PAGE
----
I hope everyone had a wonderful July 4th weekend! I took these photos at our annual company picnic.
For fireworks photos, I recommend starting off with settings of ISO 100, f/8, and a shutter speed of 2.5 seconds. A tripod is a must-have to get anything good at all.
A few weeks ago we visited our friends in Ohio. We happened to have some of our photo equipment with us, so Brad recommended that we take a few photos of this CZ shotgun for an article he is writing about it. I’m always interested in shotguns, so I was excited. When I picked up this particular gun, I was shocked at how incredibly light it was. The “Upland Ultralight” weighs only 6 lbs! It was a pretty good fit for me too. I wanted to take some photos of it, but I also wanted to shoot the thing!
Being winter and rainy, there wasn’t a great place outdoors to take photos of it, and the backdrops we brought were only good for a little girl (who we were planing to photograph the next day). So we found a white sheet to put it in front of. I wanted to hurry the photo shoot because I wanted to have enough time to shoot some clays with it.
When I download the photos to the computer, I was very unhappy about the result. The Upland Ultralight is somewhat of a no-frills shotgun, so to have it in front of a plain background was a huge mistake. I could not in good conscience submit those photos for Brad’s article. So this past weekend, I drove back up and brought some good backdrops etc., and we did it right.
I think I learned my lesson about doing things half-way. I never want to let myself down like that again!
Yesterday evening I was on assignment 2 hours from home at Laurel Lake in Kentucky. There was a dinner taking place on a houseboat there, followed by a speaker, and then a small live performance. I arrived precicely at 6:00 pm. As I was getting out of my car, I started gathering the equipment I brought down: Camera body/lens, extra camera battery, extra flash batteries….. my heart sank as I realized that I had left my flash at the office.
The dinner and the speaker for the evening would be inside the boat, so I figured I would have plenty of light for high-ISO shooting. The scary part would be the live musical performance outside on the marina after dark. The band had stage lights, so I knew that would be fine, but I was sure that I would need to take photos of the small audience (20-30 people) as well given the intimate setting. The big concern then was how to light the audience. Thank God for the guy in charge of the boat! He showed me how the awning above the marina had rows of LED rope lights. Not much light output really, but at least it was SOMETHING.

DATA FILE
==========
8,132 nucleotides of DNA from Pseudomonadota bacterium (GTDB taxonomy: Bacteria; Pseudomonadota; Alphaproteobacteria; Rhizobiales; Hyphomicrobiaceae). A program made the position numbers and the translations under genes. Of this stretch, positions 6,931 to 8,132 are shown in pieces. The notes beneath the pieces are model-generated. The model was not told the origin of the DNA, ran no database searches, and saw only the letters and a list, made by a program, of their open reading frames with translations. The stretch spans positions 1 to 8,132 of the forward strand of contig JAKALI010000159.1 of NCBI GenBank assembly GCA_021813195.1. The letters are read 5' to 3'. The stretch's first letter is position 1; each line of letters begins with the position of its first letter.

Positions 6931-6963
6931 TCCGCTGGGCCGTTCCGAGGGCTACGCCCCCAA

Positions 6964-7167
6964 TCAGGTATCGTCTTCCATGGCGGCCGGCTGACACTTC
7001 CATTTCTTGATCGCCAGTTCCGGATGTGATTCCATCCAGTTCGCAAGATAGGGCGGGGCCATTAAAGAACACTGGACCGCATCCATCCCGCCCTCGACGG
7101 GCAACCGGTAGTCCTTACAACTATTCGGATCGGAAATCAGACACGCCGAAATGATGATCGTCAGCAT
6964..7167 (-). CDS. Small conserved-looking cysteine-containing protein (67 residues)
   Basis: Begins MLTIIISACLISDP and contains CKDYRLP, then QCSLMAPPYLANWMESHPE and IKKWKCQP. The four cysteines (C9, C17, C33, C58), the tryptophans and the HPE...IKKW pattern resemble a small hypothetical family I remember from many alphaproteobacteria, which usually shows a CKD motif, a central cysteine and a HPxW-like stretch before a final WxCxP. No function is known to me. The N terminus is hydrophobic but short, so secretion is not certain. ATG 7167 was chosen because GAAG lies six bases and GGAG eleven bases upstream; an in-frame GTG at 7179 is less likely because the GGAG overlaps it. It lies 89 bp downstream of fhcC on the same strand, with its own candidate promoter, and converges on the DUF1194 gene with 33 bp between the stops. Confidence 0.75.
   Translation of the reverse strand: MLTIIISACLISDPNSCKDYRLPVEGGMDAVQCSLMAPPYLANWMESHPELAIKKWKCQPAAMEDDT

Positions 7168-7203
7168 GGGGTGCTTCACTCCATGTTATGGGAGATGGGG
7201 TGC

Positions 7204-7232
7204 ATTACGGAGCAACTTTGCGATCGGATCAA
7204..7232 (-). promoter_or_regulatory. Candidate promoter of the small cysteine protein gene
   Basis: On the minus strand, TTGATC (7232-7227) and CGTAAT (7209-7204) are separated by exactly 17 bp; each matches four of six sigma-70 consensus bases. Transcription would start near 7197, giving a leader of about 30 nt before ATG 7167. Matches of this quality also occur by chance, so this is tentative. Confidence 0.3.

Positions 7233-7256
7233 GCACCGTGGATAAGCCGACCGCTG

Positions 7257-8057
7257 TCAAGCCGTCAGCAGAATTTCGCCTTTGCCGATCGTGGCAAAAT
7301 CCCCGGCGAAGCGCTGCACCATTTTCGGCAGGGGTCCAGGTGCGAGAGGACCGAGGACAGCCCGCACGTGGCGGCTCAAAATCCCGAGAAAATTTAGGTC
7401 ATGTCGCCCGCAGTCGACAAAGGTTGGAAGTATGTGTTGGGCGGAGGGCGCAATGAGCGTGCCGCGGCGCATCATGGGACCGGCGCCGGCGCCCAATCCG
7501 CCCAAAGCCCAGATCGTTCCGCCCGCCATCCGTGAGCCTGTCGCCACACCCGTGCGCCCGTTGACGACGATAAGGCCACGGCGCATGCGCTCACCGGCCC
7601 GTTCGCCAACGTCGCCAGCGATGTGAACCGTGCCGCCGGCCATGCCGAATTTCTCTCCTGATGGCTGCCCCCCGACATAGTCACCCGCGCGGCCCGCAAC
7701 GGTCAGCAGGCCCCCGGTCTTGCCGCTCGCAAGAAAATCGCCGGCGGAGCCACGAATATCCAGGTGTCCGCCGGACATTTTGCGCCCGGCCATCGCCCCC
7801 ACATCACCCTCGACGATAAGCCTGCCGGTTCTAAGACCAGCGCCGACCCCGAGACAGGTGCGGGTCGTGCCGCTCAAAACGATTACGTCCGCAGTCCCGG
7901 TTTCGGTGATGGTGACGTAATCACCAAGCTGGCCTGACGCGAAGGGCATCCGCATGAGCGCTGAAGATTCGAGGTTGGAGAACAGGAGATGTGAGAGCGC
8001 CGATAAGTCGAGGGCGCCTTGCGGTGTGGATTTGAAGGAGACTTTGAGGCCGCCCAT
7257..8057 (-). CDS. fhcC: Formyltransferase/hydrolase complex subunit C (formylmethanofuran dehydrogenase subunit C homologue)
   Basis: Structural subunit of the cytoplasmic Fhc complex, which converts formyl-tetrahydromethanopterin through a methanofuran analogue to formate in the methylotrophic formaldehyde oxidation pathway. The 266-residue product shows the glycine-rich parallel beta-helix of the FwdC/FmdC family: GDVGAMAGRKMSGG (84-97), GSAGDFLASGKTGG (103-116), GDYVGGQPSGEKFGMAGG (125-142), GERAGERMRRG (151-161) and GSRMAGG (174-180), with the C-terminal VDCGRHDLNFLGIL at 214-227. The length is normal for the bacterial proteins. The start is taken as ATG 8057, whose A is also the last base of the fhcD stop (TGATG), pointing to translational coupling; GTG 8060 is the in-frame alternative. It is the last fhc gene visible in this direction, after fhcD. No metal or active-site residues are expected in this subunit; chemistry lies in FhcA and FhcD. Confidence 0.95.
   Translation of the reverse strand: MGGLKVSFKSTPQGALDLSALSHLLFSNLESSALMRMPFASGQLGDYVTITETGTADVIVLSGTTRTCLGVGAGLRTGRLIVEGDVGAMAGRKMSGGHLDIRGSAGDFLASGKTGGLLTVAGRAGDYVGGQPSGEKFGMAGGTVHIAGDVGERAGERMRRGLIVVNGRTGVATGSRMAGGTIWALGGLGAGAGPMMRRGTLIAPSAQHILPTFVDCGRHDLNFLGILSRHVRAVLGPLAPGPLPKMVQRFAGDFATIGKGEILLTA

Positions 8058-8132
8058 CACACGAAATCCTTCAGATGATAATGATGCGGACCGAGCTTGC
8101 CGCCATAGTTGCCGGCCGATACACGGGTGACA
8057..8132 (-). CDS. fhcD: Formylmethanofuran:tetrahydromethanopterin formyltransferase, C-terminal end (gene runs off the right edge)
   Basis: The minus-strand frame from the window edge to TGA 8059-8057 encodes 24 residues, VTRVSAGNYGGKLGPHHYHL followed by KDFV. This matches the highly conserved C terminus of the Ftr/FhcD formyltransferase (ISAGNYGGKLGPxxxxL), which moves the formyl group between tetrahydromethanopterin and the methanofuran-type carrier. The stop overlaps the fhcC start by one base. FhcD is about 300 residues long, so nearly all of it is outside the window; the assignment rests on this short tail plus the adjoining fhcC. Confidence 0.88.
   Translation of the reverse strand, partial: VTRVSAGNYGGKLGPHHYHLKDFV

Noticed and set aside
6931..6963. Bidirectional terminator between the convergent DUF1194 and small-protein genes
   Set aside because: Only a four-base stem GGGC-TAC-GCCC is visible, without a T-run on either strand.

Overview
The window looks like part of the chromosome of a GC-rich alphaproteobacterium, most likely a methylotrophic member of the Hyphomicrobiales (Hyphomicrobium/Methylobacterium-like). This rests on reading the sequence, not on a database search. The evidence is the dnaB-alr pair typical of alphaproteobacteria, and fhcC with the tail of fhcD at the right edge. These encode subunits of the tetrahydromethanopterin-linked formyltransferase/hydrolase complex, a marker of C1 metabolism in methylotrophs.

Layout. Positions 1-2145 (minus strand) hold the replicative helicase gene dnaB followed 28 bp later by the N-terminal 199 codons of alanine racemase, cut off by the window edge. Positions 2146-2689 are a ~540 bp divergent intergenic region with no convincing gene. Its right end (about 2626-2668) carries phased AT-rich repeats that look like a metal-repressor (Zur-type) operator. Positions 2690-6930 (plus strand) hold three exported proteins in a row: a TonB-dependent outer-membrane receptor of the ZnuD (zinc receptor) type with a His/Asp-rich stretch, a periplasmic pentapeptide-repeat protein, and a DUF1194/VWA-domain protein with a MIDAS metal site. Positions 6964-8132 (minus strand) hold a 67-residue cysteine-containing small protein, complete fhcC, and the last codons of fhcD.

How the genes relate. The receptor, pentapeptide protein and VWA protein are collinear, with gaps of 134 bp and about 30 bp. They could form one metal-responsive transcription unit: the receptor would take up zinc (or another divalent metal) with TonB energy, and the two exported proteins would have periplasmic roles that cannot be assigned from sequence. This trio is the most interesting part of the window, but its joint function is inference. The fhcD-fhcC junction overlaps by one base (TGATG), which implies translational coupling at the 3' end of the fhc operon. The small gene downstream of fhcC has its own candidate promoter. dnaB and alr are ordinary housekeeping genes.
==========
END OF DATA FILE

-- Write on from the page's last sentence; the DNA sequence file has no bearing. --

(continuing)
Thankfully, I shoot with a Canon 5D mark II and the 24-70 f/2.8L . Shooting at f/2.8 was a big help, but even better was the 5D’s ability to shoot at ISO 25600. If not for that, combined with Lightroom 3’s amazing noise reduction, I would be completely screwed.
The 952 pictures I took turned out fine, and nobody will be the wiser. But without professional equipment, it would have been a failure.
After the evening festivities were over I was released to go home. As I walked down the quarter-mile dock I noticed that fog had settled on the water, and was backlit by lighted bouys. Being without a tripod, I rested the camera on a post, and took a 10-second exposure at f/2.8 ISO4000. I wasn’t sure if it would turn out becuase I could feel vibrations on the dock from foot traffic. I try to get at least one good creative shot whenever I go on assignment, even if it’s just some boring dinner.
PS – I also made a wallpaper of this photo if you’re interested.